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How to properly clean a motherboard?

By cableman
Oct 18, 2012
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  1. I have just recently acquired an Acer Aspire X3810 desktop. When I first powered it up it proceeded normally except for a hard drive problem. Switched to a known good hard drive and then no power. I seriously doubted a power supply failure that quick but was very concerned about the condition of the motherboard. It looked as if I had been subjected to a roach infested area and this has left some serious "grungy" looking areas all over. I unplugged the connections from the power supply to the motherboard and blew them out with compressed air. Then the computer powered up but I have no video. The computer would be worth the time and effort to see if a good thorough cleaning would fix it but after reading several posts regarding how others have approached cleaning the motherboard has left me still looking for the proper way to proceed.
    I have read where hard bristle paint brushes have been used sometimes cut at an angle to help reach the hard places. I even think a toothbrush could also be used. The main question is to what to use as a cleaner. I thought about some type of electrical contact cleaner but not many people mentioned that. Most posts suggested the use of alcohol (rubbing alcohol I think) and even one suggested using de-mineralized water which I don't think would be wise in my circumstances. On e-bay I saw a "Misty contact and circuit board cleaner" but I can't seem to find any reviews for it anywhere. I have an air compressor to use as a finishing touch to blow out the final debris but would anyone have any advice as to the best cleaning agent to use for the best results? I would greatly appreciate advice on this especially where someone has used a specific cleaner having good results. Thanks in advance for any responses.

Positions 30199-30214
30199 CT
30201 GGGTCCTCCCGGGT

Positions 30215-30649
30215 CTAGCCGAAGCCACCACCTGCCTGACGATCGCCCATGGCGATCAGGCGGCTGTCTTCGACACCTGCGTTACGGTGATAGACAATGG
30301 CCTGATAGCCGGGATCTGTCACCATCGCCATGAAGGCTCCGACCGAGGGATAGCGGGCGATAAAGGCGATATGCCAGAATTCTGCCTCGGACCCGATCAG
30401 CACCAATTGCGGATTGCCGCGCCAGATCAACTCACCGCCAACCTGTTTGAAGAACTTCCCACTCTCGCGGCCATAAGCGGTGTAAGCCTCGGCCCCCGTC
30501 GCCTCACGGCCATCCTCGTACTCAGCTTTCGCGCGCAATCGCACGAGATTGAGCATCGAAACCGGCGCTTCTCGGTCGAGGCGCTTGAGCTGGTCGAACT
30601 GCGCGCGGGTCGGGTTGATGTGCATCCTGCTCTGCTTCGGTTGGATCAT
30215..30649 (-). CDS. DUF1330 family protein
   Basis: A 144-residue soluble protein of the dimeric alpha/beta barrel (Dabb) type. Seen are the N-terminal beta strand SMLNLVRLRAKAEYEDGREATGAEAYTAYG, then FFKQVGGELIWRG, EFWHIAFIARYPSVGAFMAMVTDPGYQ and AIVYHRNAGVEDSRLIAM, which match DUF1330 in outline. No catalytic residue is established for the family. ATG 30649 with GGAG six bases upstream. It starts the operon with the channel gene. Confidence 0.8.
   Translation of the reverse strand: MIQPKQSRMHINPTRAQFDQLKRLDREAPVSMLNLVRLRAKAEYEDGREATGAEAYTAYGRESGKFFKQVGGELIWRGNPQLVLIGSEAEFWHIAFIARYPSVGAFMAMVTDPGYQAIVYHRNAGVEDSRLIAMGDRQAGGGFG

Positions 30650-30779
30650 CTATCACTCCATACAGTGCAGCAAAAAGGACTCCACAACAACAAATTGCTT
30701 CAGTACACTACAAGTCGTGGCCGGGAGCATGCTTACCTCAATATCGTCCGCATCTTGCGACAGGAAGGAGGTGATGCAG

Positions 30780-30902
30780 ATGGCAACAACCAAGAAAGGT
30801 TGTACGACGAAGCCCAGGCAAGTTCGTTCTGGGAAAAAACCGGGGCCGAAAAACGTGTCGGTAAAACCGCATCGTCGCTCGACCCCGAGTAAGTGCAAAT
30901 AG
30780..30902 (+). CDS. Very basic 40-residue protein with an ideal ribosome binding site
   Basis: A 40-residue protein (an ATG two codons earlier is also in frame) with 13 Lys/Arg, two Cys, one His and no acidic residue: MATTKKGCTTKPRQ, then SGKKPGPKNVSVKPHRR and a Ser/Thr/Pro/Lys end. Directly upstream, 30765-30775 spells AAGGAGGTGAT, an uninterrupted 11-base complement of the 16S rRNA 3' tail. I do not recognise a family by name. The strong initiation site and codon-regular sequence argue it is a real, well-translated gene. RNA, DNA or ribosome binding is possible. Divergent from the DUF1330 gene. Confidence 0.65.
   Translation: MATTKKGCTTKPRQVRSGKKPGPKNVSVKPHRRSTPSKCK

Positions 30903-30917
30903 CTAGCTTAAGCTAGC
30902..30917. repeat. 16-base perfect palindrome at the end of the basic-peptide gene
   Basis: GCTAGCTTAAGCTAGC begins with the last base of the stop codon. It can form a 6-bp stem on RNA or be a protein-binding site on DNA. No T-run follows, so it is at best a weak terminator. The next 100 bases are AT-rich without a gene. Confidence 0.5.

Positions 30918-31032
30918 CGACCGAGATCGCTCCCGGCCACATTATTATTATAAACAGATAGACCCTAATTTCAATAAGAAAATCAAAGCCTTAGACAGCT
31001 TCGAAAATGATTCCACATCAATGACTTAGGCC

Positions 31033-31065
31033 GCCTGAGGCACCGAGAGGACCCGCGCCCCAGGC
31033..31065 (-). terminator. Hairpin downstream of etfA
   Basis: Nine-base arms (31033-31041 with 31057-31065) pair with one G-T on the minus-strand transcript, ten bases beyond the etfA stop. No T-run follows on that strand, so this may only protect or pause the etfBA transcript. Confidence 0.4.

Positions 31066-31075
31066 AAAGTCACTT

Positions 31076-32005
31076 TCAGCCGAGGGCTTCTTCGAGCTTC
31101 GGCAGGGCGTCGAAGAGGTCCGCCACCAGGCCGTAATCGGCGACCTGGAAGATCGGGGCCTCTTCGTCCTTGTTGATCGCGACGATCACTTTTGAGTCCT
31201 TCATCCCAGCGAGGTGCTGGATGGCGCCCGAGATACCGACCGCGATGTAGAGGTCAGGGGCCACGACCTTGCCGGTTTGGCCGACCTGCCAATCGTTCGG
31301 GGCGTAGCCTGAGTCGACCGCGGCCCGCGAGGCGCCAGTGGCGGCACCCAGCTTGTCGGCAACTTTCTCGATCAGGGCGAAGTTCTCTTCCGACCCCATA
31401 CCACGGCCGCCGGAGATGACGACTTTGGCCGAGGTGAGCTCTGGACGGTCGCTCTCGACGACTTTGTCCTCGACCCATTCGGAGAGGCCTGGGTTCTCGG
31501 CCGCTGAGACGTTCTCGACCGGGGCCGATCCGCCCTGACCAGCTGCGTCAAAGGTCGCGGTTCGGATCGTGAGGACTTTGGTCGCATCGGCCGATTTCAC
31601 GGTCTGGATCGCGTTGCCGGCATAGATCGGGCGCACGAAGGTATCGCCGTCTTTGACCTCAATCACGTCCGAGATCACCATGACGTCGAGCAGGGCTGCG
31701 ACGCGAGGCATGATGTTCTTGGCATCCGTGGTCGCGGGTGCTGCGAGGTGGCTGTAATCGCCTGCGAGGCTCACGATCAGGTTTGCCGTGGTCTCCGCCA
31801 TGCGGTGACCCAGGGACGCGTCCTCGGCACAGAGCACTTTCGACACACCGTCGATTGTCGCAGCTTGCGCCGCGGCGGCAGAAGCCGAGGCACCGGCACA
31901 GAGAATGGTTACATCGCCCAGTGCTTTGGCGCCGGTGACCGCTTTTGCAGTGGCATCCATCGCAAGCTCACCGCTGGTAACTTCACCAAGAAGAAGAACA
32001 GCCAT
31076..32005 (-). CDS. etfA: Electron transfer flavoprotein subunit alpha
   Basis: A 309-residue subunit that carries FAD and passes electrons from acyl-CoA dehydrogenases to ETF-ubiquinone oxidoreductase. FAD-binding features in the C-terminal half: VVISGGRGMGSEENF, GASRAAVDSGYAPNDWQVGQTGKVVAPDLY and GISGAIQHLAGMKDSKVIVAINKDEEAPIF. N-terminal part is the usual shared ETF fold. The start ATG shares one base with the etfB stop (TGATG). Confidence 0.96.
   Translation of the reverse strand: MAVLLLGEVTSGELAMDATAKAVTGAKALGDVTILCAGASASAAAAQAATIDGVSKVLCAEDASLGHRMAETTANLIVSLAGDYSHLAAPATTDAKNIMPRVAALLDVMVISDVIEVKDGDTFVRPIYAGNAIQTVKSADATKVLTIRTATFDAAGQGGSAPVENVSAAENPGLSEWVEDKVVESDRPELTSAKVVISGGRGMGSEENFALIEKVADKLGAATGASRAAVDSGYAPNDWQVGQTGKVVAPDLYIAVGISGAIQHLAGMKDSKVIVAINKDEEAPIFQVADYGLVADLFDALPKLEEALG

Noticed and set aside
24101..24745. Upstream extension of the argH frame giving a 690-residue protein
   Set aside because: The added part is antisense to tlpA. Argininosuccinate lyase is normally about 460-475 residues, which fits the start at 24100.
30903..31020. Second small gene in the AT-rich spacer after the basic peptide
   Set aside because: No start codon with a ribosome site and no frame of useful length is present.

2. dividebyzero

    dividebyzero trainee n00b Posts: 4,910   +716

    Electrical contact cleaner is the safest, most convenient, and will likely produce the best result. Since it is liquid under pressure it will lift the encrusted dust/dirt without generating static electricity (whereas a brush and/or vacuum will- dry dust particles moving against each other). You may need more than one application, and I'd suggest removing the board from the chassis first (observing safe electrostatic safety measures like grounding yourself first by touching any bare metal portion of the chassis while the power cord is plugged into the wall socket, but the machine powered OFF). You may need to basically drench the board - blast through the CPU heatsink fins while your at it. The stuff evaporates pretty quickly. Remember to use in a well ventilated area.
     
  3. temporae

    temporae TS Rookie

    Would compressed air cause static elec problems as well? I have used it a few times while cleaning out the inside of my desktop and laptop with no ill effects observed.
     
  4. dividebyzero

    dividebyzero trainee n00b Posts: 4,910   +716

    The risk of accumulating a static charge is small, but it does exist when using "dry" air. I've used compressed air (via workshop compressor) and also haven't experienced any problems- although I make sure the component is grounded if it needs to be.
     
  5. Marnomancer

    Marnomancer TS Booster Posts: 808   +51

  6. temporae

    temporae TS Rookie

    Haha, nice self-promotion there Marno ;)